- Invited speaker presentation
- Open Access
- Roy Gulick1
© Gulick; licensee BioMed Central Ltd. 2012
- Published: 25 May 2012
- Nucleoside Analogue
- Nucleoside Reverse Transcriptase Inhibitor
- Integrase Inhibitor
There are 26 approved antiretroviral drugs available in 2012 in 6 mechanistic classes: reverse transcripatase inhibitors (both nucleosides and non-nucleosides), protease inhibitors, entry inhibitors (both fusion inhibitors and CCR5 receptor antagonists), and integrase inhibitors. Current antiretroviral therapy combinations dramatically decrease HIV-related morbidity and mortality. However, despite these advances, some current antiretroviral regimens may be inconvenient, toxic, and/or have suboptimal antiretroviral activity, particularly against drug-resistant viruses. Thus, newer compounds are needed that improve convenience and tolerability, reduce toxicity, and improve antiretroviral activity, particularly against drug-resistant viruses. Additionally, new drugs may better penetrate tissue reservoirs (e.g. genital tract, central nervous system), exploit new targets with new mechanisms of action, or be administered in new formulations.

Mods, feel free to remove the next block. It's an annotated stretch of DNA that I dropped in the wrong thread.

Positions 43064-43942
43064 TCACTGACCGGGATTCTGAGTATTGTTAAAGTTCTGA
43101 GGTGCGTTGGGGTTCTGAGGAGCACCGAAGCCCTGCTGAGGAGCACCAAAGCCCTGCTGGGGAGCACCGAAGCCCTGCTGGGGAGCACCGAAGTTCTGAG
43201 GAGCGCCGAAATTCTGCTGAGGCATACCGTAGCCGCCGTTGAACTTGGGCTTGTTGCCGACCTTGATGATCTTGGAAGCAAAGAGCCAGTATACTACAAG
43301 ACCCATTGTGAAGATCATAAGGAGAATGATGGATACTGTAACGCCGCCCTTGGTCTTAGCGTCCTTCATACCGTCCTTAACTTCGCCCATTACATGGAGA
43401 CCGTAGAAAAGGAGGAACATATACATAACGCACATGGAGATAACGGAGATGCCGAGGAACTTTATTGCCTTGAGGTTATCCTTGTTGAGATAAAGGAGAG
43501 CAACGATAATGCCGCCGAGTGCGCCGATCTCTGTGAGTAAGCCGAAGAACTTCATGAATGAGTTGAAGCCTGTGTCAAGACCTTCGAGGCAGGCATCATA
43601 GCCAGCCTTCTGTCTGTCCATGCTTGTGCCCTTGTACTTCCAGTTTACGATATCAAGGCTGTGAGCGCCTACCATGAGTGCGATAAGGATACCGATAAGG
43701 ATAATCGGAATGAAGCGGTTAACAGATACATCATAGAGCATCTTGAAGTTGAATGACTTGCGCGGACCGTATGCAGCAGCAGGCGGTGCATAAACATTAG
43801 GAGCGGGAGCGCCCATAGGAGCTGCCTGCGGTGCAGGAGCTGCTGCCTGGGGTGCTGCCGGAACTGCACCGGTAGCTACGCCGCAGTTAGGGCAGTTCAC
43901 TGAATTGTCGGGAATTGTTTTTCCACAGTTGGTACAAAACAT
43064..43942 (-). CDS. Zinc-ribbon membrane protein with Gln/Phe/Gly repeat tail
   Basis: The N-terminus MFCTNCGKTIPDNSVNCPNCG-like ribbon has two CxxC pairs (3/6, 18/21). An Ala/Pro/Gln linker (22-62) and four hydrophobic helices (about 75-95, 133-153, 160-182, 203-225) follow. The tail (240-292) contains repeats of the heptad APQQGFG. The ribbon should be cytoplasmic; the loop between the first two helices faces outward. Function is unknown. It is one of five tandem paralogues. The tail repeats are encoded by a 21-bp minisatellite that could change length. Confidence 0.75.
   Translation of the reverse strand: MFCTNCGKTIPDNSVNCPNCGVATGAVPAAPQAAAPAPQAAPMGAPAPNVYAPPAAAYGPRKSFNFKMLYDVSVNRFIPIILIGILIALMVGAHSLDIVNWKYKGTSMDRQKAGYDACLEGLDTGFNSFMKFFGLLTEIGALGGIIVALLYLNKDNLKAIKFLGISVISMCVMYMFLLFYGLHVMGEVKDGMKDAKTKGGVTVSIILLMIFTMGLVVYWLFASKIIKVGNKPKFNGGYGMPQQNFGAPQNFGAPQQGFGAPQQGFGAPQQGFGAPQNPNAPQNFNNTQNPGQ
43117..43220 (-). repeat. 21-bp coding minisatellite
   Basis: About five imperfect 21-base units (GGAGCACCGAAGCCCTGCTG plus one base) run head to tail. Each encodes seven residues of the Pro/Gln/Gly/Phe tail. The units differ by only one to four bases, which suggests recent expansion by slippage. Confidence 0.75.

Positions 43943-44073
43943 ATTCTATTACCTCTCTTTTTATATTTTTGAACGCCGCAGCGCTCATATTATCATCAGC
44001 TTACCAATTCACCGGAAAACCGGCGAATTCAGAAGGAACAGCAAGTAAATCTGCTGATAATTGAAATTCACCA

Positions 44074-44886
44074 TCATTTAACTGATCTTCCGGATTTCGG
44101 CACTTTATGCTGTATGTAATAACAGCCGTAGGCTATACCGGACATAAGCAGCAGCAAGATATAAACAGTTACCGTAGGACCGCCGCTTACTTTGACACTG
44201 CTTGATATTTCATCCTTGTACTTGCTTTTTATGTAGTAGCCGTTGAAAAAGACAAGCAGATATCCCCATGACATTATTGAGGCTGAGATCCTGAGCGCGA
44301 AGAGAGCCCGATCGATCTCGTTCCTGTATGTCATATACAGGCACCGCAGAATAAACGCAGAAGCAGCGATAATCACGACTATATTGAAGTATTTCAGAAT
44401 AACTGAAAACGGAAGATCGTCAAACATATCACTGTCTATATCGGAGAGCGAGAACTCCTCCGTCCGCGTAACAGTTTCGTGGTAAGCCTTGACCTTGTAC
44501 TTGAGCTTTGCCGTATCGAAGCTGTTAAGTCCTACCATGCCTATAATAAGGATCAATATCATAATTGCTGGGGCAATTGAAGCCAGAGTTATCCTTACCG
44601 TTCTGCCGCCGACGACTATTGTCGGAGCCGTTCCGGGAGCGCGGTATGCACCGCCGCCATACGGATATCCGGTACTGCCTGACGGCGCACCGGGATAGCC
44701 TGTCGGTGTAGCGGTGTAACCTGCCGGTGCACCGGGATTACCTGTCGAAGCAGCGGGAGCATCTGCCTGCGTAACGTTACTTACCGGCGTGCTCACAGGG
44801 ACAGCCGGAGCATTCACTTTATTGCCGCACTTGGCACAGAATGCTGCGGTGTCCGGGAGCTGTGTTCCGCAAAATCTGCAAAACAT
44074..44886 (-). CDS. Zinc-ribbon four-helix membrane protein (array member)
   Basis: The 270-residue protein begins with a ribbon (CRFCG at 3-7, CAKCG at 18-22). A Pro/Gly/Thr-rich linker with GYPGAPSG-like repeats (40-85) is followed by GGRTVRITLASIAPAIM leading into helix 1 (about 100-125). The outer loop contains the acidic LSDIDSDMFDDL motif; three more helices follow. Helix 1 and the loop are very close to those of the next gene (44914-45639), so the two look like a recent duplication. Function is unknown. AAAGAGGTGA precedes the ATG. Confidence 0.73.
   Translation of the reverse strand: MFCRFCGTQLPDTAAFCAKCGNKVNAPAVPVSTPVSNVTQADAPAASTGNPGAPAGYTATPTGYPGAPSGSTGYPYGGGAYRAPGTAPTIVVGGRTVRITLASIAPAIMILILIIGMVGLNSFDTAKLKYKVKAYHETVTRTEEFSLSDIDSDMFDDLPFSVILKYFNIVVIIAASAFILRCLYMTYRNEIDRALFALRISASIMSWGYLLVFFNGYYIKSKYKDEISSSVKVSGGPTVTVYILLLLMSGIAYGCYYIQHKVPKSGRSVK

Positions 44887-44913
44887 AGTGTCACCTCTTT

There are a number of HIV investigational drugs in development currently. These include a new pharmacokinetic “boosting” agent, cobicistat (GS-9350) and newer antiretroviral agents in a number of classes, including new nucleoside reverse transcriptase inhibitors, non-nucleoside reverse transcriptase inhibitors, protease inhibitors, entry inhibitors, and integrase inhibitors. Of those in the pipeline, a few compounds are in advanced stages of development: the nucleoside analogue GS-7340, a pro-drug of tenofovir (phase 2); and the integrase inhibitors, elvitegravir (phase 3 completed) and dolutegravir (phase 3). In addition, there are drugs with new mechanisms of action in development, including the CD4 attachment inhibitor, BMS-663068 (phase 2), and the CCR5 antagonist, cenicriviroc (phase 2).
Probably the greatest need in the HIV clinic today is compounds that have activity against multidrug-resistant viral strains. Another important need is alternative one-pill, once-daily formulations for both initial and subsequent regimens. However, the clinical use of these newer agents will depend on the results of phase 3 clinical trials, and the timeline for development and availability.
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